Tiffany R. White Blog

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Scope for Beginners

In JavaScript, lexical scope deals with where your variables are defined, and how they will be accessible — or not accessible — to the rest of your code.

There are two terms to think about when talking about scope: local and global. These two terms are important to understand, because one can be more dangerous than the other when declaring variables and executing your code.

Global Scope

A variable is globally scoped if you declare it outside of all of your functions. For example:


//global variable, i.e. global scope var a = “foo”;

function myFunction() { var b = “bar”; console.log(a+b); }


When a variable is in the global scope, it can be accessed by all the code in the same JavaScript file. In this example, I’m accessing the variable a in my console.log statement, inside the *myFunction* function.

## Local Scope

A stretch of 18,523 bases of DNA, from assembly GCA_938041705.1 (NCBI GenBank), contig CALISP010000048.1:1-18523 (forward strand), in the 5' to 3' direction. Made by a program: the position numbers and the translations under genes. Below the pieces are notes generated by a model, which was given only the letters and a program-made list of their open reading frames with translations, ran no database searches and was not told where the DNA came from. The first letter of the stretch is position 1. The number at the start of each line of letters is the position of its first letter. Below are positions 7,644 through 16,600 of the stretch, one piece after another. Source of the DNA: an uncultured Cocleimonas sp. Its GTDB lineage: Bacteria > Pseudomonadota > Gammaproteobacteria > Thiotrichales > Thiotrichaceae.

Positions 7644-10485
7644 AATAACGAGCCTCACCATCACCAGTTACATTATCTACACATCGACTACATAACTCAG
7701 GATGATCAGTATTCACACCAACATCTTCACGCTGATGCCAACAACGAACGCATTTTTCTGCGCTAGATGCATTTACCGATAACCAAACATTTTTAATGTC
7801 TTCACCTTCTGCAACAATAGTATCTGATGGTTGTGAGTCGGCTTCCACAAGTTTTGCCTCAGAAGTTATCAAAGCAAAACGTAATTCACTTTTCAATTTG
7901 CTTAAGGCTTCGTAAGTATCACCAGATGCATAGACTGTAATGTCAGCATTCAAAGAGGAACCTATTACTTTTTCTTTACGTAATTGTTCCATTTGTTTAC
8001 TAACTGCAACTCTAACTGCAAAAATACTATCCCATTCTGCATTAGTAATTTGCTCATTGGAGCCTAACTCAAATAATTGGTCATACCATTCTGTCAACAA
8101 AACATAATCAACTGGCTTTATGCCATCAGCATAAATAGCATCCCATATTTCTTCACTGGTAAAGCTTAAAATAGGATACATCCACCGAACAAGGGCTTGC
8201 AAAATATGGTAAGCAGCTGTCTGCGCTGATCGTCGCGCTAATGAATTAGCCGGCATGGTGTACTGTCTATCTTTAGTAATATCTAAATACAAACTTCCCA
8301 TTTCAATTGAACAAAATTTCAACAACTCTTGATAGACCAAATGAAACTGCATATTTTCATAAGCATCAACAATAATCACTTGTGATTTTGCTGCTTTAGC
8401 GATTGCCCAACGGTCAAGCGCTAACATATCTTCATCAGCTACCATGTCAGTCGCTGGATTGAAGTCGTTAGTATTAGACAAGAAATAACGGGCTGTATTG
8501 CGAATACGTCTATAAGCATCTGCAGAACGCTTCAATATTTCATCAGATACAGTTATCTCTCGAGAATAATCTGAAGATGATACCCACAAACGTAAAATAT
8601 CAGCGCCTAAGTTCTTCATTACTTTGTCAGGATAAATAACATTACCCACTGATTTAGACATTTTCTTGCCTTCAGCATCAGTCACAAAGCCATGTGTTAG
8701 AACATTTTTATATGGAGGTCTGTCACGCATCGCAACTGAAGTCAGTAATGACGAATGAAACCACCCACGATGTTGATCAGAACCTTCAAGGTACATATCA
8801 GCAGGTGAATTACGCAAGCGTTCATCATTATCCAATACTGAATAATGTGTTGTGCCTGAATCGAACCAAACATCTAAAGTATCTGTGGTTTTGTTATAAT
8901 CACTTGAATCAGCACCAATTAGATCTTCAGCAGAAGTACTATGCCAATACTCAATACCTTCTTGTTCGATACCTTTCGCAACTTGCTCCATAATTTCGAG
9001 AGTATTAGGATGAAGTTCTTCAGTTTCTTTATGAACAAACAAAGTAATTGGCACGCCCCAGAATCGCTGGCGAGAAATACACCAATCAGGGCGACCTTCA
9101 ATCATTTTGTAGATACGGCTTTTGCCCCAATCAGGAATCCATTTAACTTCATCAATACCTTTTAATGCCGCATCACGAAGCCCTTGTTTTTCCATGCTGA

Local variables only exist inside functions. They are scoped to that individual function.
You can think of local variables as as any variables that fall between an opening and closing curly brace.
These local variables can’t be accessed by code outside of the function to which they belong.

Take a look at this code:

//global variable, i.e. global scope
var a = "foo";

function myFunction() {
   //local variable, or local scope
    var b = "bar";

function yourFunction() {
  var c = "JavaScript is fun!";
   return c;


Notice how the variables are each declared inside separate functions. They are both local variables, in local scope, and can’t be accessed by one other.

For instance, I can’t return b in yourFunction, because b belongs to myFunction. b can’t be accessed by yourFunction, and vice versa.

If I were to try to return the value of b when calling yourFunction, I’d get “error: b is not defined.” Why? Because b doesn’t belong to yourFunction. b is outside of yourFunction’s scope.

When adding nested conditionals, scope gets even more hairy. But I’ll leave that for another time.

But for now, remember the difference between global scope and local scope. And the next time you get a “is not defined” error, check the variable’s scope.

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